The month of March was the worst month ever for Canadian mutual funds with more than $14.1B in net redemptions. That’s equal to 83% of total net sales for 2019, as reported by Financial Post.1 March 23 was a particularly tough day for the markets. On that day, the S&P 500 was down 35% from its previous record high in February.
April is another story thanks to the U.S. $2 trillion stimulus package and technology and consumer goods companies giving the market a boost.2 On April 6, the S&P was up 7%.3 If the potential bear market was really just a bearish bull market and we’re climbing again, what does this mean for all those investors who took themselves out of the market looking for so-called “safe” investments?
Some are likely now sitting on cash while others may be in or looking at investment products that offer a guarantee–products such as short-term Guaranteed Investment Certificates (GIC) or Segregated Funds, for example.
The problem with the former is the rate of return. At the time of writing, according to Ratehub, the best rate of return for a one-year fixed GIC from one of the Big Five banks was 1.5%. Segregated Funds are sold by insurance companies and invest in underlying assets similar to mutual funds. Unlike mutual funds, most segregated funds promise to protect between 75% and 100% of your principal investment regardless of what the market is doing. But is the cost really worth it? In my opinion, among their key drawbacks: You have to hold them to maturity or risk losing the guarantee and getting hit with a penalty. Plus, the management fees are much higher than those of mutual funds. I’m not a fan.
Those investors who got out of the market because of fear with the intention of getting back in when it is about to rise again are now faced with trying to time the market. History shows this is almost impossible to get just right. In my opinion, the most likely outcome is that you will lose more than if you had stayed invested.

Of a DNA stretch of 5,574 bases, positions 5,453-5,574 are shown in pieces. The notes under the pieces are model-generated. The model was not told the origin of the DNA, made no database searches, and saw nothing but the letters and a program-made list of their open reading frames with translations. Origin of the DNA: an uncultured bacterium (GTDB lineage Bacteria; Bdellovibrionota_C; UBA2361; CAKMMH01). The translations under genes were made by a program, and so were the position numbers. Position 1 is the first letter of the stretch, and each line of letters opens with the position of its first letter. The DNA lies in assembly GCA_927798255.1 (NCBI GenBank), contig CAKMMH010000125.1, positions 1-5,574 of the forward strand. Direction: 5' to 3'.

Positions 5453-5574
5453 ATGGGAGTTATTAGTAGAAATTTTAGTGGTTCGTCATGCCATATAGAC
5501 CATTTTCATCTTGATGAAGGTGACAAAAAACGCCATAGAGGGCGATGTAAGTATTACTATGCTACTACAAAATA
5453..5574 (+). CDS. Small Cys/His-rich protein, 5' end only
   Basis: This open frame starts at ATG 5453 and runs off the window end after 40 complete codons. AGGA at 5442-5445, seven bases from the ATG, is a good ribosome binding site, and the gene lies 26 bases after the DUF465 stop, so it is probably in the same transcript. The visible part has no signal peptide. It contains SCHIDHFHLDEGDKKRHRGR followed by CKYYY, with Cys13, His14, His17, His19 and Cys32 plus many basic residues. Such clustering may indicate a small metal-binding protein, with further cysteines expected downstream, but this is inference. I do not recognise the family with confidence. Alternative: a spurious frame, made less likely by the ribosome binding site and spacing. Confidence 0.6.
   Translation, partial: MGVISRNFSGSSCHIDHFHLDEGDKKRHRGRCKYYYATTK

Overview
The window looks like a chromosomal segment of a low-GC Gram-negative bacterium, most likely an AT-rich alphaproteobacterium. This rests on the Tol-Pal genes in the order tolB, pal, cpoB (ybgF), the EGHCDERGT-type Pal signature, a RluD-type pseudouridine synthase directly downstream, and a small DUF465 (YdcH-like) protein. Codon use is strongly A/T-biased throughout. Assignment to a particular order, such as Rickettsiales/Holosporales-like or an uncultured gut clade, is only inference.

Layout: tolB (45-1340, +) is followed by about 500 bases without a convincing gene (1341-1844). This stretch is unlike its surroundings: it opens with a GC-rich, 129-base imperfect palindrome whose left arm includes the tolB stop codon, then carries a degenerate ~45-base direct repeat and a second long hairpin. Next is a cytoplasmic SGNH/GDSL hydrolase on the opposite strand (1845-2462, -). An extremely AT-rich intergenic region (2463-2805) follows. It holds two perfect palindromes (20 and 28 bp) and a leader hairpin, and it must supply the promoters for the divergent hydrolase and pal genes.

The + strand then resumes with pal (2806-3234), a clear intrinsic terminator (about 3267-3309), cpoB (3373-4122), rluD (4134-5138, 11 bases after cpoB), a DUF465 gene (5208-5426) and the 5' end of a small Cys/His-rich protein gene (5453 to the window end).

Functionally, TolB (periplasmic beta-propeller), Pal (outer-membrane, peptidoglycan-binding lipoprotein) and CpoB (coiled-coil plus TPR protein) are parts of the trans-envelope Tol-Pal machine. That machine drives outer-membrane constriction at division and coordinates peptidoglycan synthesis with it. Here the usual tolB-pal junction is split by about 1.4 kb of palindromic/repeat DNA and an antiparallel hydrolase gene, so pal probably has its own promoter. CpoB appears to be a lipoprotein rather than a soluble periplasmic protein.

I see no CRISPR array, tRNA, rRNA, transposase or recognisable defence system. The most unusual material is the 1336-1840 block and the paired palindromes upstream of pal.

I believe that given current market conditions, if you have money to invest and you want to grow your wealth, there is no alternative than to be in the stock market. If you’re invested, stay. If you’re not, what are you waiting for? Take advantage of the bargains that are now available. That doesn’t mean you have to be fully invested. It all comes down to understanding your risk tolerance, your investment objectives and what’s on sale. To quote Jim Cramer, host of “Mad Money” on CNBC, “There is always a bull market somewhere.” It’s my job as an investment advisor to find it.
And that’s the difference between passive and active investing. Passive investors will turn to exchange traded funds or index funds. In my view, these investments aren’t likely to generate the same gains as top individual stocks. For example, JP Morgan Chase, one of the best performing banks in the U.S., in my opinion, is trading at a bargain right now because of the global impact of the pandemic.4
As an active investor, I take a hands-on approach and buy quality investments at a good price. Active management is especially important in volatile times. When the economy is strong and markets are soaring, it’s easy to make money. It’s when things get tough that strategies are tested and the ability to navigate market fluctuations and spot opportunities is critical. That’s what investors should be doing – not getting out of the market and trying to figure out when to get back in. Not taking a passive approach and buying the index. I think you need to be an active investor upgrading your portfolio. That’s what my clients want of me and that’s exactly what I’m doing.
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My approach to investing is straightforward. I study the markets, global economies and what’s happening within industries to be in a position to best help my clients find good quality investments that will help them meet their goals. I build custom portfolios for each client. I welcome you to call me at 416-332-3863 or email me at email@example.com.
- March was the worst month in Canadian mutual fund industry’s history with $14.1B in redemptions, Financial Post
- Passing the $2 trillion relief bill was easy. Spending the money will be harder., Washington Post
- Here are the biggest stock-market winners April 6, as major indexes jump at least 7%, Market Watch
- JPMorgan Chase & Co., Market Watch